Caught in shock wave of spouse’s suicide — (San Gabriel Valley Tribune)

SSRI Ed note: Man is prescribed antidepressants, dose upped, he commits suicide one month later. As is typical, wife analyzes why, misses the most likely answer.

Original article no longer available

San Gabriel Valley Tribune

By Marianne Love , Staff Writer

Glendora woman forming support group to cope with grief

Every time Julie Norton closes her eyes, whether it’s at bedtime or in prayer, the image of her husband of 20 years appears. Ron Norton hanged himself last year.

Norton, 57, has been looking for a support group specifically for those whose loved ones killed themselves.

Such groups have been few and far between, she said. Sometimes meetings are canceled because no one shows up.

So Norton has decided to form her own.

“I’m not a professional, but I have (Glendora police Chaplain Karen Davis) who has agreed to participate, and my doctor,’ she said.

Norton said her 61-year-old husband Ron an ordained minister who visited hospitals and jails was dealing with the loss of a job he loved, the death of two sisters within months of each other and her own battle with breast cancer.

“He was always crying, which he never did before, and he wasn’t sleeping,’ Norton said.

Norton said her husband began taking 10 milligrams of antidepressant medication in February 2004, increasing to 20 milligrams in May. A month later, he killed himself at their Glendora home.

“Suicide victims hurt once – they want to kill the pain. A suicide’s survivor hurts day after day reliving the death,’ she said. “It’s very, very important for those who suffer this loss to talk about it. I need someone to say they understand because that happened to them, or ‘I went through that.’ ‘

Norton said she wanted to tell everyone he died from a heart attack, but her daughter talked her out of it.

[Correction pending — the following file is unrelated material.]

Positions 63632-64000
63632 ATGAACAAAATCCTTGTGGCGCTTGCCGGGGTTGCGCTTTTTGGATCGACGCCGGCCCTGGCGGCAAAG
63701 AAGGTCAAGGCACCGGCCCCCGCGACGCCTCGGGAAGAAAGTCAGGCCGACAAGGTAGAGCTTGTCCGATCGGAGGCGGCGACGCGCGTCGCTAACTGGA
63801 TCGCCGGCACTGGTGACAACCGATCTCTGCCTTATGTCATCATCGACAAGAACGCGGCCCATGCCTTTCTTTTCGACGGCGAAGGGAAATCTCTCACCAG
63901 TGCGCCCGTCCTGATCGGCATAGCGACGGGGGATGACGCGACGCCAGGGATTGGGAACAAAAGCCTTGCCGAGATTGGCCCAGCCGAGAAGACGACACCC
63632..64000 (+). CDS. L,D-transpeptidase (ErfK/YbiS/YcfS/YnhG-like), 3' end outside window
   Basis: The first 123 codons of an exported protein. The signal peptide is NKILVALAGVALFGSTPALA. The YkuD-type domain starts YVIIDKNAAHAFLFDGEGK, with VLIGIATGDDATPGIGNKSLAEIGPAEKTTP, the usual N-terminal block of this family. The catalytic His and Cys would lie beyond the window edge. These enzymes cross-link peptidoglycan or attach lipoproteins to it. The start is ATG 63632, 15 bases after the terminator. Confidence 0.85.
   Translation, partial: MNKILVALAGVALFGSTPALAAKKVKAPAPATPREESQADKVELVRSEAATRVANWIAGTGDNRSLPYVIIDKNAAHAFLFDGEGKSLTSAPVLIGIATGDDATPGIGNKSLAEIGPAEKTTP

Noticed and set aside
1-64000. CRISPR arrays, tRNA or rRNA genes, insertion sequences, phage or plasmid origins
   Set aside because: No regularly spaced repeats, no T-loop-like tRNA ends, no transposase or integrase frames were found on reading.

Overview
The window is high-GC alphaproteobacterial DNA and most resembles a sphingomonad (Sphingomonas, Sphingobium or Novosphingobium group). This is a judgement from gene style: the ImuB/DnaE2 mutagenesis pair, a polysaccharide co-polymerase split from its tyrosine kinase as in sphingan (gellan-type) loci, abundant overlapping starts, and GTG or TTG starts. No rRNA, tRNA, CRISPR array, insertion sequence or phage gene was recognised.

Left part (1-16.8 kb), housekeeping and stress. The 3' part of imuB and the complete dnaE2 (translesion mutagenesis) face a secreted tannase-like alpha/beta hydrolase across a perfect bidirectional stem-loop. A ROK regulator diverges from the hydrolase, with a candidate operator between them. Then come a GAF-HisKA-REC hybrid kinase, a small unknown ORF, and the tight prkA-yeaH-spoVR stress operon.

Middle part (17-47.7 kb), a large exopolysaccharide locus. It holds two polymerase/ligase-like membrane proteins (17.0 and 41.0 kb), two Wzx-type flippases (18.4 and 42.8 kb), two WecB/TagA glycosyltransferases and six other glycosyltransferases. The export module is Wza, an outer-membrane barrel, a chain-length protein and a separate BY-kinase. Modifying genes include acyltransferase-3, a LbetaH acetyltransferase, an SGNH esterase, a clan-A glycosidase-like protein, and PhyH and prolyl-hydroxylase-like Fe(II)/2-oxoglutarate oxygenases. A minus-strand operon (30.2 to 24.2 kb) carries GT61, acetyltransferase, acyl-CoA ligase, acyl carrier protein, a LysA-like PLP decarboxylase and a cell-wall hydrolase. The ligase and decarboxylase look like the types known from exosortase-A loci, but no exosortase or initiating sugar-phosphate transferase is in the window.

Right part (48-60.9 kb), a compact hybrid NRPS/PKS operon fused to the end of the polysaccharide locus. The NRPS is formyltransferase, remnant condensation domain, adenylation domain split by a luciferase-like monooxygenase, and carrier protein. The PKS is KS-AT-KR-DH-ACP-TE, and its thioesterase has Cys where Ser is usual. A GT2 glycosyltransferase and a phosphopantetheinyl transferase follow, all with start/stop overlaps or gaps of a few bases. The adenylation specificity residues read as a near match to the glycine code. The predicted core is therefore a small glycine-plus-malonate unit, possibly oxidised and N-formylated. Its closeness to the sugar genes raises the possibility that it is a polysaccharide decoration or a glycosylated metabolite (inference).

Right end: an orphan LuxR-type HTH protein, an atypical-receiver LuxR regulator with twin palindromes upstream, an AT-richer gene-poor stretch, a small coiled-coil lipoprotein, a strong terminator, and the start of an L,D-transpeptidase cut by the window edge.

“There’s a stigma attached to suicide. No one calls me any more. I don’t know if they don’t know what to say or what,’ she said.

The Glendora Police Department reports that 19 out of 91 suicide attempts in the city since 2000 resulted in death. One person committed suicide in 2000, six in 2001, five in 2003, four in 2004 and three as of mid-March of this year.

“A majority of them since 2003 were hangings,’ Davis said.

The numbers are smaller in Azusa, where 44,712 people live. Glendora has 49,415 residents.

Since Dec. 16, 1999, 14 people have taken their lives, while another 57 attempted suicide, said Azusa Administrative Services Manager Gina Footdale.

David Kessler, co-author of “On Grief and Grieving,’ due in bookstores July 8, said bereavement groups in general often have trouble with high no-show rates because people know they will have to deal with painful feelings.

“Then mix in geography, practicality and work schedules … the stigma, shame, guilt or sense of responsibility. Many people would rather not fully open up about that,’ Kessler said. “It’s wonderful (Norton) wants to start a group because she can be a co-leader since she has had the experience herself.’

Ronald Beams, a grief counselor in the department of supportive care, pain and palliative medicine at City of Hope, said unless the bereavement group is national, the chances of it surviving are low.

“The most common type of loss is widow/widowers and then you get into family loss spouses, siblings but suicide stands by itself. It’s a unique loss,’ Beams said.

He said suicide dynamics are different than most deaths. Many times, a suicide is not anticipated, and about 50 percent of those who try to end their lives are successful on the first attempt.

Norton said she and her late husband did everything together. She said he had written in his journal that he wanted to take her with him, but now she thinks he was actually protecting her.

“I don’t want Ron’s death to be in vain,’ she said. “That’s why I want to start this group.’

For more information on forming a support group, call Norton toll free at (866) 431-2835.

Marianne Love can be reached at (626) 962-8811, Ext. 2108, or by e-mail at .